Prota 16: Fibres/Plantes à fibres
Gard. Bull. Sing. 21: 200 (1965).
Fleurya aestuans (L.) Gaudich. (1830), Laportea bathiei Leandri (1965).
Stinging nettle, West Indian nettle, West Indian woodnettle (En).
Origin and geographic distribution
Laportea aestuans is widely distributed in tropical Africa, from Senegal eastward to Eritrea and southward to Angola, Zimbabwe and Mozambique, and in Madagascar. It also occurs in Yemen, tropical Asia and tropical America.
The stem yields a fibre used for thread, string and rope. The slightly mucilaginous leaves are often eaten as a vegetable and in soup. The plant is a preferred food of the edible giant snail Achatina achatina.
Laportea aestuans is widely used in African traditional medicine. The pulped whole plant is eaten or the plant sap is drunk as an anthelmintic and for the treatment of hernia. Pulp of the whole plant is applied on the body in case of oedema and ulcers. The pulverized dried plant is rubbed into scarifications to cure headache and syphilitic yaws. A plant extract is drunk against cough or rubbed on the body to treat fever in children. Slightly scorched or smoked leaves are applied to burns and used against migraine. To treat gonorrhoea, the leaf is wrapped, roasted and ground in water, after which the liquid is drunk. In case of leucorrhoea, the leaf is ground in water and the liquid is drunk. Soup made from the leaf is considered good against indigestion. Boiled leaves are taken against constipation, but pounded with clay and water they are applied in enemas against dysentery. The pulverized leaf or leaf sap, mixed with palm oil or kaolin, is applied on abscesses and wounds, and on the head of children to close the fontanel. Leaf sap is rubbed on against toothache, and applied on the abdomen to ease childbirth. Liquid obtained by boiling the leaf is applied on swellings, and instilled in the eye to treat minor eye infections. A maceration of the fresh leaf is used to massage the body for the treatment of intercostal pain and stitches in the side. A leaf decoction is used against stomach-ache, as an embrocation to strengthen rachitic children and to relieve fever. An infusion of the leaf is taken for the treatment of filariasis, rheumatism and menopausal disorders. A decoction of the leaf and root is drunk as an antidote to any case of poisoning. The inflorescence mixed with the seed of Aframomum melegueta K.Schum. is eaten for the treatment of sore throat and hoarseness.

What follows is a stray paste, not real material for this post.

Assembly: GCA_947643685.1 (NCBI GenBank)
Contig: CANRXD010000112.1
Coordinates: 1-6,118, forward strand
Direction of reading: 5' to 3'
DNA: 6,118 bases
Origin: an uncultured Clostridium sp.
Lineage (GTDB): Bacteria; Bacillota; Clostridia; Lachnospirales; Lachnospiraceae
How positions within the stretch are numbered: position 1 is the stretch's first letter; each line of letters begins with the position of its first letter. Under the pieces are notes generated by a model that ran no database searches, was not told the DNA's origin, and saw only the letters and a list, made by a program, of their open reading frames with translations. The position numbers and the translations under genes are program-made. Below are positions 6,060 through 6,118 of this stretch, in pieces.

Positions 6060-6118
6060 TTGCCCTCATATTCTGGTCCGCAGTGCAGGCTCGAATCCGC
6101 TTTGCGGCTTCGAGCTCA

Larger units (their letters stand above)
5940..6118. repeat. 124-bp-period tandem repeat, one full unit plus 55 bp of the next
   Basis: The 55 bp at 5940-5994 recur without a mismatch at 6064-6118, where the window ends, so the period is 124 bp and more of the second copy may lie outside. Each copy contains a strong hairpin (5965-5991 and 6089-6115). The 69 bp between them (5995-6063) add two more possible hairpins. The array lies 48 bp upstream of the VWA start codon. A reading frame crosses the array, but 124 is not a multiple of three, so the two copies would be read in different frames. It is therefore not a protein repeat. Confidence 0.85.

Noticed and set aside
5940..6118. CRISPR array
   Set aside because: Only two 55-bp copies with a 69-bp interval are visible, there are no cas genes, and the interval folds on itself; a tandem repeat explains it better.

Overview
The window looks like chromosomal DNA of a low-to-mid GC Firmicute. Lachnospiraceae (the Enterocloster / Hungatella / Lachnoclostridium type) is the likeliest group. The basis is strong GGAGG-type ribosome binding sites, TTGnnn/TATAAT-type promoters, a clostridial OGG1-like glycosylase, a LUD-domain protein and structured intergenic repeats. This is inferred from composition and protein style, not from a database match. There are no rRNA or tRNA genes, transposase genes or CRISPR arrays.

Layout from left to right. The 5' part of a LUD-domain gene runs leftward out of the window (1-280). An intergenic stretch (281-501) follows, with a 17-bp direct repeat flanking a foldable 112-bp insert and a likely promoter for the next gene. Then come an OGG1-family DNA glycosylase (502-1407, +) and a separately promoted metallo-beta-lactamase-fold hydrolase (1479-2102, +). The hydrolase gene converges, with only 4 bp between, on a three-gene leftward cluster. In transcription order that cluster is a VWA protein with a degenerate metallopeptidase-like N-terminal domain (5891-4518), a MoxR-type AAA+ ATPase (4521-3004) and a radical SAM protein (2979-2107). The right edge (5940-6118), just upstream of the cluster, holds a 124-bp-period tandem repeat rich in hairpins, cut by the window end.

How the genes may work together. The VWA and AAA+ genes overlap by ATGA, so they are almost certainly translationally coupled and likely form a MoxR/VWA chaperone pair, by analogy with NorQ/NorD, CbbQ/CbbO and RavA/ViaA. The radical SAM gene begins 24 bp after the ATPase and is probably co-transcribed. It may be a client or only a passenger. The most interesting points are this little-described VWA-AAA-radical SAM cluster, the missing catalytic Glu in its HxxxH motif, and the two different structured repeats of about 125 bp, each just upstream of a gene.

The bark yields 45% fibre, which is irregularly distributed in the bark. The ultimate fibres are (15–)37–130(–252) μm wide, with an average cell wall thickness of 20 μm. The fibre is white and does not contain any lignin. The tensile strength is low. Degumming is moderately easy.
The fresh leaves contain per 100 g edible portion: water 80 g, energy 222 kJ (53 kcal), protein 5.8 g, fat 0.4 g, carbohydrate 10.0 g, fibre 3.0 g, Ca 440 mg, P 114 mg, Fe 1.5 mg (Leung, Busson & Jardin, 1968).
A methanol extract, before and after filtering through charcoal, and various fractions were assayed against 12 species of pathogenic bacteria and fungi. Extracts were active against 7 of them, especially Staphylococcus aureus. In subsequent phytochemical screenings, reactions were positive for steroids, but negative for alkaloids, flavonoids and anthraquinones. In another study a trace of alkaloid was detected in the plant.